British vs. American Food Terminology

Courtesy of the Dept. of Translation Studies, University of Tampere.
With the popularity of international chefs and their cookbooks, sometimes there can be confusion over their use of ingredients. We've included here a chart of the more common names for ingredients, and their corresponding American counterparts.

British vs. American Foods
Bacon RasherBacon Slice
Bicarbonate of SodaBaking Soda
Biscuit MixtureCookie Dough
Black CherriesBing Cherries
Black PuddingBlood Sausage
Boiling ChickenStewing Chicken
Broad BeansFava Beans
Cake MixtureCake Batter
CapsicumRed or Green Sweet Pepper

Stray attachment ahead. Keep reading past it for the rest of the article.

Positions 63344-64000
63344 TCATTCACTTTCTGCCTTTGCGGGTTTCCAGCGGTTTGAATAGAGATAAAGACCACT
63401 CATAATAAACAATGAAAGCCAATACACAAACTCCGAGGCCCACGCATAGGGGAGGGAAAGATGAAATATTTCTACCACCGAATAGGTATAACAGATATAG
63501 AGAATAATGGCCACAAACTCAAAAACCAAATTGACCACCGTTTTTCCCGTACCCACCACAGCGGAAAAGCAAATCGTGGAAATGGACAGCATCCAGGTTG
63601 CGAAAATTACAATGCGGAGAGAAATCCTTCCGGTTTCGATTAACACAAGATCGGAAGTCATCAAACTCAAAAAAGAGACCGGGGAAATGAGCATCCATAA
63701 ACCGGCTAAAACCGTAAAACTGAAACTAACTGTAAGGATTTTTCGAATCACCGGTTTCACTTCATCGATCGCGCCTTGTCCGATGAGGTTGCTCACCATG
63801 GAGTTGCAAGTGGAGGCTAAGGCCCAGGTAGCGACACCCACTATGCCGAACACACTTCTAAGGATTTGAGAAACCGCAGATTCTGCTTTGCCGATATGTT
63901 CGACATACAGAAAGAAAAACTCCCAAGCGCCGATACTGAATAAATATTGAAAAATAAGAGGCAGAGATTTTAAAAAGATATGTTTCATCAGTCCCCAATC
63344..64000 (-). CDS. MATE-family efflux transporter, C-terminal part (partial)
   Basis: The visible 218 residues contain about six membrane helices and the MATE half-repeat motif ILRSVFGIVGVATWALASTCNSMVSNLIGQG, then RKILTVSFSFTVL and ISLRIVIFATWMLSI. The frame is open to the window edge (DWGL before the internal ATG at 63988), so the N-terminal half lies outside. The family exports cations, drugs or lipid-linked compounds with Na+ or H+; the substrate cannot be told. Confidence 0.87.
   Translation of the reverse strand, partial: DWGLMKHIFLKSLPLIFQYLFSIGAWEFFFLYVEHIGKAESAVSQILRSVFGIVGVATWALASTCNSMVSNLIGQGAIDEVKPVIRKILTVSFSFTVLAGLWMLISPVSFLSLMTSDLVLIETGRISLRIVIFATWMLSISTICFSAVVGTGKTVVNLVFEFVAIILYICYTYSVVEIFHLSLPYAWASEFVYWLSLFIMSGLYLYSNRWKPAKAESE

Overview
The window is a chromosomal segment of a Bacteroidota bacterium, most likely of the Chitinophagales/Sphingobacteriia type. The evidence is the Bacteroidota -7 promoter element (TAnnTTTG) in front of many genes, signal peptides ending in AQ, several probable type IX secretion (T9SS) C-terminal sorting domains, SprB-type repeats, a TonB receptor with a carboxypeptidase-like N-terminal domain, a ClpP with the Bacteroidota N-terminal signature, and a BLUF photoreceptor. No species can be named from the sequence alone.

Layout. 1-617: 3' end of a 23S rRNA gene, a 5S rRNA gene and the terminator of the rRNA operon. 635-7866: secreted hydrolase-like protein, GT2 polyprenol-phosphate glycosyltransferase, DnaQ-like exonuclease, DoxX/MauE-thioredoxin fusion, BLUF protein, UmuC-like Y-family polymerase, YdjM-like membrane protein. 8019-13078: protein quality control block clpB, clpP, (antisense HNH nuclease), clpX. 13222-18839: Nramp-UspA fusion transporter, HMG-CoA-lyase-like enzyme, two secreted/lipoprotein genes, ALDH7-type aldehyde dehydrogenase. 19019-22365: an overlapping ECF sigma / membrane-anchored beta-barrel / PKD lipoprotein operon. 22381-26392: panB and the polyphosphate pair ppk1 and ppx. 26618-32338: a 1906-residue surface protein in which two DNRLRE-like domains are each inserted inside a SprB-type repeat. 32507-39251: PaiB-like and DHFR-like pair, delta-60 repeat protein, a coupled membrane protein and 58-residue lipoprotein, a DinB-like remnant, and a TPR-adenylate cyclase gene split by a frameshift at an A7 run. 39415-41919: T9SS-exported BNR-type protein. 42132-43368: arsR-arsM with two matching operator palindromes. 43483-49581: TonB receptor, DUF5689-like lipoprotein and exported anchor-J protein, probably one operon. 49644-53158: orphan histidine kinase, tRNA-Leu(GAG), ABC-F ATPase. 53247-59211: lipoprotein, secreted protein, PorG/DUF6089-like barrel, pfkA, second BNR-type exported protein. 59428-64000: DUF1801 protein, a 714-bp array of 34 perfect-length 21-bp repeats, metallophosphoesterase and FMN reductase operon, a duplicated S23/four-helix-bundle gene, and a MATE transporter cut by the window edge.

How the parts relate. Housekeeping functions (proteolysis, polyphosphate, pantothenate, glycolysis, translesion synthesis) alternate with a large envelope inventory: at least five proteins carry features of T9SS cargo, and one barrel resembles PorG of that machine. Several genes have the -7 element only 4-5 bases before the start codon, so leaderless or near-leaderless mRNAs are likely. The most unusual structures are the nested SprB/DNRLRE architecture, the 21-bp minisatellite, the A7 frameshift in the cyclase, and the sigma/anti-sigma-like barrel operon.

Cauliflower SprigCauliflowerets
Celery StickCelery Stalk
Chicken/Beef CubeBouillion Cube
ChicoryBelgium Endive
ChiliChili Pepper
Cocoa PowderUnsweetened Cocoa
Cooking AppleBaking Apple
CourgettesSmall Zucchini
Crystallized FruitsCandied Fruits
Crystallized GingerCandied Ginger
Curly EndiveChicory
Demerera SugarLight Brown Sugar
Digestive BiscuitsGraham Crackers
Double CreamHeavy Cream
Fresh BeetrootRaw Beets
GingernutsGinger Snaps
Ground Nut OilPeanut Oil
Hard Cooked EggHard Boiled Egg
Haricot BeansNavy Beans
Lean BaconCanadian Bacon
Pickled CucumberDill Pickle
Plain ChocolateSemi-Sweet Chocolate
Plain FlourAll-Purpose Flour
Raising AgentLeavening Agent
Root GingerGinger Root
RusksUnsweetened Zwieback
SemolinaCream of Wheat
Single CreamHalf and Half
Spring OnionScallion
SultanasSeedless White Raisins
Vanilla PodVanilla Bean
MarrowLarge Zucchini
WholemealWhole Wheat

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